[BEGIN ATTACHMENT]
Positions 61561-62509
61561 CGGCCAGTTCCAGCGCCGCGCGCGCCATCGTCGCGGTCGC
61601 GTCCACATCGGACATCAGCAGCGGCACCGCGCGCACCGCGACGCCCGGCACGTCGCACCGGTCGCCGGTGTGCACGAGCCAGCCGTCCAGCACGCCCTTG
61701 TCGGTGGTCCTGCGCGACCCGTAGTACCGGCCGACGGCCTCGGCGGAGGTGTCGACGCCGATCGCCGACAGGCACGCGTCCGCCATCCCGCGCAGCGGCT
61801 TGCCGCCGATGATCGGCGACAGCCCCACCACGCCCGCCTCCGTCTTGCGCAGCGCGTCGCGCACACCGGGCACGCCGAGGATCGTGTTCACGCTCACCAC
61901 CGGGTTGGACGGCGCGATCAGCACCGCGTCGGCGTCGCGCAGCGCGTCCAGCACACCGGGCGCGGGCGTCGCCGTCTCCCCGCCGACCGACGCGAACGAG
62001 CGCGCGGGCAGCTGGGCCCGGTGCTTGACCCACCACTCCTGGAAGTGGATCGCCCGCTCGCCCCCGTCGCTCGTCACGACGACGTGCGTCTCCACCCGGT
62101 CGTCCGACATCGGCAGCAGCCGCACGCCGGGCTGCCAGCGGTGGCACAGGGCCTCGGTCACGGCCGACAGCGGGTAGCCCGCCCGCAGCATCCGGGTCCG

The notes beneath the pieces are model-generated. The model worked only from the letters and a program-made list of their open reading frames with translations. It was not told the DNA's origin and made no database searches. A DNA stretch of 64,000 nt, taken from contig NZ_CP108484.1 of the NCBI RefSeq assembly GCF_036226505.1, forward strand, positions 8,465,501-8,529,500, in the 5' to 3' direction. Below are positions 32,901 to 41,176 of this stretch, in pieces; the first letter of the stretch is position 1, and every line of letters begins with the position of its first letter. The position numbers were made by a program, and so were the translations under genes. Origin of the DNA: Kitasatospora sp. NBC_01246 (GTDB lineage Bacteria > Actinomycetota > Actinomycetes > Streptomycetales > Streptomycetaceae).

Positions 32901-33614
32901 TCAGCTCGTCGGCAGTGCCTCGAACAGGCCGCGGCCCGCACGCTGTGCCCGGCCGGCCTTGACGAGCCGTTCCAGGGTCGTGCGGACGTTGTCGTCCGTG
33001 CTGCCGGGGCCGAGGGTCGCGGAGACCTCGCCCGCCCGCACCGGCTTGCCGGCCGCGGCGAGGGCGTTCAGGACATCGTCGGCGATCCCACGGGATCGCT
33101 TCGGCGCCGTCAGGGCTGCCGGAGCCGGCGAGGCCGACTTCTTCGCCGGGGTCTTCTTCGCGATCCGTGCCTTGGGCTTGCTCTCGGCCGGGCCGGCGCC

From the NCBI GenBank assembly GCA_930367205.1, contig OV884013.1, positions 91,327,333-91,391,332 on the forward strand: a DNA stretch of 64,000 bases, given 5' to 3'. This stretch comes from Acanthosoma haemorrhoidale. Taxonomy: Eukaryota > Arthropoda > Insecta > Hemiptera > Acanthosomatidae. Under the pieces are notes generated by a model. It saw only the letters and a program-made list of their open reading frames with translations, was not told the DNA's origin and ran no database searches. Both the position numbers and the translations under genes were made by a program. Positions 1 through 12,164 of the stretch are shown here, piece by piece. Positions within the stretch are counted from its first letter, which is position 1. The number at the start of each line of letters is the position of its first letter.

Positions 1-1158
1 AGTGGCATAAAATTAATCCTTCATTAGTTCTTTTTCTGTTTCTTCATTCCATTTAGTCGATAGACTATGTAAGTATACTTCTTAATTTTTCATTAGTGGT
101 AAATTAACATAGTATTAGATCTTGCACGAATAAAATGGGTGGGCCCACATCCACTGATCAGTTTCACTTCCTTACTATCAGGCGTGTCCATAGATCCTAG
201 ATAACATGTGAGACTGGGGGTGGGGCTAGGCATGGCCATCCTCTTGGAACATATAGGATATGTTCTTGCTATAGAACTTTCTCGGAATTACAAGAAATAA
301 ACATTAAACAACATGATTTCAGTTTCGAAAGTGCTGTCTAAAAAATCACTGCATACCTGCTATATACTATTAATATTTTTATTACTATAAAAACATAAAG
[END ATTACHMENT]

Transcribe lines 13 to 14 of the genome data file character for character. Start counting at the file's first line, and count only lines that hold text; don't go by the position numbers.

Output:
33101 TCGGCGCCGTCAGGGCTGCCGGAGCCGGCGAGGCCGACTTCTTCGCCGGGGTCTTCTTCGCGATCCGTGCCTTGGGCTTGCTCTCGGCCGGGCCGGCGCC

From the NCBI GenBank assembly GCA_930367205.1, contig OV884013.1, positions 91,327,333-91,391,332 on the forward strand: a DNA stretch of 64,000 bases, given 5' to 3'. This stretch comes from Acanthosoma haemorrhoidale. Taxonomy: Eukaryota > Arthropoda > Insecta > Hemiptera > Acanthosomatidae. Under the pieces are notes generated by a model. It saw only the letters and a program-made list of their open reading frames with translations, was not told the DNA's origin and ran no database searches. Both the position numbers and the translations under genes were made by a program. Positions 1 through 12,164 of the stretch are shown here, piece by piece. Positions within the stretch are counted from its first letter, which is position 1. The number at the start of each line of letters is the position of its first letter.